As I see it,lightning always induces EM RF disturbances in the pick up antenna but it wasn't a enough to overcome the gap spacing by itself.
    It acts like a "trigger" only when additional electrostatic charge is build up
    via electrophoresis action as car drives.
    So,it's must be a superposition of two effects .
    BTW,what's a Tesla Coil,a supermagnet?
    1 Tesla is a high magnitude of magnetic field.I doubt the lightning at a distance of a mile could create such fields.
     
    Last edited: May 16, 2006
  13. May 16, 2006 #12
    You know Tesla
    - Inventor of the Radio,
    - Wanted to transmit energy without wires in the air.
    - Gave up his rights to AC current for next to nothing.

    Just google "tesla coil" for some photos of what a small version of his "transmitter" would look like. (Even some Ebay links if you want to build one.)

    On a clear Wisconsin evening a large 15 foot one arcing into the air generated enough RF energy to be picked up by a 10 foot tall one in the back of a pickup about 2 miles away with enough power to brightly light up a standard florescent tube.

    I like the idea that the high energy RF arc generated by the lighting is the key to the triggering event, and the DC charge is just following that path.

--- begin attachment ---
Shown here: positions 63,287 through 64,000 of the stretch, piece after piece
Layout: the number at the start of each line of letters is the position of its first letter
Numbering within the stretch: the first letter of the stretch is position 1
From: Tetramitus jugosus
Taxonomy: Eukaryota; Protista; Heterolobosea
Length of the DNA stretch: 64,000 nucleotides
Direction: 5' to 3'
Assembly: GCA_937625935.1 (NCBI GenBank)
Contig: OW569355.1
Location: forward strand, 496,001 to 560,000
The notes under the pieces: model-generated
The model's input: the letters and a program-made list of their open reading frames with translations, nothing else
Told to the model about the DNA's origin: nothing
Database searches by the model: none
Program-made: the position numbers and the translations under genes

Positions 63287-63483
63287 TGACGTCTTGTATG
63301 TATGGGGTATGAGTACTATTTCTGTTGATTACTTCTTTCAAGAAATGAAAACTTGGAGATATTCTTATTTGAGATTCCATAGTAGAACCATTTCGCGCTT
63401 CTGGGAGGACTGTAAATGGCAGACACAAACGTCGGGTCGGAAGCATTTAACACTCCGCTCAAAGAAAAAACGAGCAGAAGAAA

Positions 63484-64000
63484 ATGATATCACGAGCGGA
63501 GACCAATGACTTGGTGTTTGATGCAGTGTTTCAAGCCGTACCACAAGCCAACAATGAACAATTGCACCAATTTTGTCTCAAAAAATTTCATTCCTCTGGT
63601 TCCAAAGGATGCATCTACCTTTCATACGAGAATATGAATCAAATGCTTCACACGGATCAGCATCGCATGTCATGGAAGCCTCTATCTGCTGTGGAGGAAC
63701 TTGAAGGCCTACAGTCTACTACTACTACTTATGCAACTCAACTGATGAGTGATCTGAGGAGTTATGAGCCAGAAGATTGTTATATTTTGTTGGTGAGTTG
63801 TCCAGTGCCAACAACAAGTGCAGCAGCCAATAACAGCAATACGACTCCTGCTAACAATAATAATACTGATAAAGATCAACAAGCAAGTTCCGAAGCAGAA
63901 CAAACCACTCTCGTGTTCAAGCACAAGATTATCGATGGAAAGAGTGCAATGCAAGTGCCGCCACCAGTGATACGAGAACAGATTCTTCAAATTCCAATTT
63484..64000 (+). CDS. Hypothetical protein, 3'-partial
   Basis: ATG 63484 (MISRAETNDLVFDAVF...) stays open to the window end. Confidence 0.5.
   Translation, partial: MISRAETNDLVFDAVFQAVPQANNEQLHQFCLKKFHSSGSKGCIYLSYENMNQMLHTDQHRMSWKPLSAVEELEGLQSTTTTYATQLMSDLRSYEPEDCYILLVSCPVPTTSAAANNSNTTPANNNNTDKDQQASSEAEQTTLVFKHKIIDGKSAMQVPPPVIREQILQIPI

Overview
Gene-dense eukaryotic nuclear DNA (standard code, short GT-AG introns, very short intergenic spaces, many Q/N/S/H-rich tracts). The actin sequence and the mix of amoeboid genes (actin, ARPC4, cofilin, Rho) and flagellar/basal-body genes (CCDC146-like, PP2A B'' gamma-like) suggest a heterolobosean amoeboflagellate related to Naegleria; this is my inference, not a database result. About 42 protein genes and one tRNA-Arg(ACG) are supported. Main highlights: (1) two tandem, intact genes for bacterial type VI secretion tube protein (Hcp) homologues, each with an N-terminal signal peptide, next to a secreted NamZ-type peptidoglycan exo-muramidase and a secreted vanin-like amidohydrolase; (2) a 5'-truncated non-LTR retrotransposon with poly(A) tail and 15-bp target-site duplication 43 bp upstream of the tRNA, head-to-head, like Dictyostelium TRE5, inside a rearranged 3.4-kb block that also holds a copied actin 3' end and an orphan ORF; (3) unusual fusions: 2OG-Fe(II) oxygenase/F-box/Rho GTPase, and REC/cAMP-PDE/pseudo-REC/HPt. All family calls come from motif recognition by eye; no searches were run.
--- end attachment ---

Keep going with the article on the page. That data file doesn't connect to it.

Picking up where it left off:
If you could have been there what creative modifications and procedures would you use to enhance the test to gather more data?
     
  14. May 16, 2006 #13
    I think the best way to find out what happend is to do try recreate this phenomenon. It doesn't sound like physics currently doesn't have an good explaintion for this(it happend in the 50's and he still doesn't know). But I think that's highlly to happen
    He doesn't enough info for an explaniton(like, type of car, if anything was the car, or if he had an attena).
     
  15. May 17, 2006 #14
    I disagree Scott, did you actually review the data provided in the OP link.
    I think Glen did an amazing job of detailing the event.